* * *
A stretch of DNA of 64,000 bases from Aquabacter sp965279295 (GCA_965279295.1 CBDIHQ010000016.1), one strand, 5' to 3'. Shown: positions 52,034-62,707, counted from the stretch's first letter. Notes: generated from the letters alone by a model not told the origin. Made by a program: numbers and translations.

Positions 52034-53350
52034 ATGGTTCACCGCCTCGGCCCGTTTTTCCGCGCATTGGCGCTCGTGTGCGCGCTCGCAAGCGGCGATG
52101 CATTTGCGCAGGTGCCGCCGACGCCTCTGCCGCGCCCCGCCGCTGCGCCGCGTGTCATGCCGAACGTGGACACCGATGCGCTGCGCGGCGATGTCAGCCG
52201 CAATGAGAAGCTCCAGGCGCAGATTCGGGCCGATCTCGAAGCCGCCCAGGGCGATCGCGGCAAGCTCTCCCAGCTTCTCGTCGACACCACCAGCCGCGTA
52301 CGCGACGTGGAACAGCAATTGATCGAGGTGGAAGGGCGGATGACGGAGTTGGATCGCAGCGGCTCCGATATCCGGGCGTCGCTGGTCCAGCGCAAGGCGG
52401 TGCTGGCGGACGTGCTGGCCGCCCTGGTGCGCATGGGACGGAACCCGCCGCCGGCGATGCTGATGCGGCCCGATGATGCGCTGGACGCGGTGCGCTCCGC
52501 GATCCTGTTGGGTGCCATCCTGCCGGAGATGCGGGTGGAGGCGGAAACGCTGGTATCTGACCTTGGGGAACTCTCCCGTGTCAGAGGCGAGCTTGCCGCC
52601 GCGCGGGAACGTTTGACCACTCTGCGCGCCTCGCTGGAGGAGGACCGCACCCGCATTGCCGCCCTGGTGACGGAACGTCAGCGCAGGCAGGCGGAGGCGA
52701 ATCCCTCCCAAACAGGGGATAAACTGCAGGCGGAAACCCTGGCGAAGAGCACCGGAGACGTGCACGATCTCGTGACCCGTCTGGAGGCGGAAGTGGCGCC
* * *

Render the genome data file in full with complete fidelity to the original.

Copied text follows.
A stretch of DNA of 64,000 bases from Aquabacter sp965279295 (GCA_965279295.1 CBDIHQ010000016.1), one strand, 5' to 3'. Shown: positions 52,034-62,707, counted from the stretch's first letter. Notes: generated from the letters alone by a model not told the origin. Made by a program: numbers and translations.

Positions 52034-53350
52034 ATGGTTCACCGCCTCGGCCCGTTTTTCCGCGCATTGGCGCTCGTGTGCGCGCTCGCAAGCGGCGATG
52101 CATTTGCGCAGGTGCCGCCGACGCCTCTGCCGCGCCCCGCCGCTGCGCCGCGTGTCATGCCGAACGTGGACACCGATGCGCTGCGCGGCGATGTCAGCCG
52201 CAATGAGAAGCTCCAGGCGCAGATTCGGGCCGATCTCGAAGCCGCCCAGGGCGATCGCGGCAAGCTCTCCCAGCTTCTCGTCGACACCACCAGCCGCGTA
52301 CGCGACGTGGAACAGCAATTGATCGAGGTGGAAGGGCGGATGACGGAGTTGGATCGCAGCGGCTCCGATATCCGGGCGTCGCTGGTCCAGCGCAAGGCGG
52401 TGCTGGCGGACGTGCTGGCCGCCCTGGTGCGCATGGGACGGAACCCGCCGCCGGCGATGCTGATGCGGCCCGATGATGCGCTGGACGCGGTGCGCTCCGC
52501 GATCCTGTTGGGTGCCATCCTGCCGGAGATGCGGGTGGAGGCGGAAACGCTGGTATCTGACCTTGGGGAACTCTCCCGTGTCAGAGGCGAGCTTGCCGCC
52601 GCGCGGGAACGTTTGACCACTCTGCGCGCCTCGCTGGAGGAGGACCGCACCCGCATTGCCGCCCTGGTGACGGAACGTCAGCGCAGGCAGGCGGAGGCGA
52701 ATCCCTCCCAAACAGGGGATAAACTGCAGGCGGAAACCCTGGCGAAGAGCACCGGAGACGTGCACGATCTCGTGACCCGTCTGGAGGCGGAAGTGGCGCC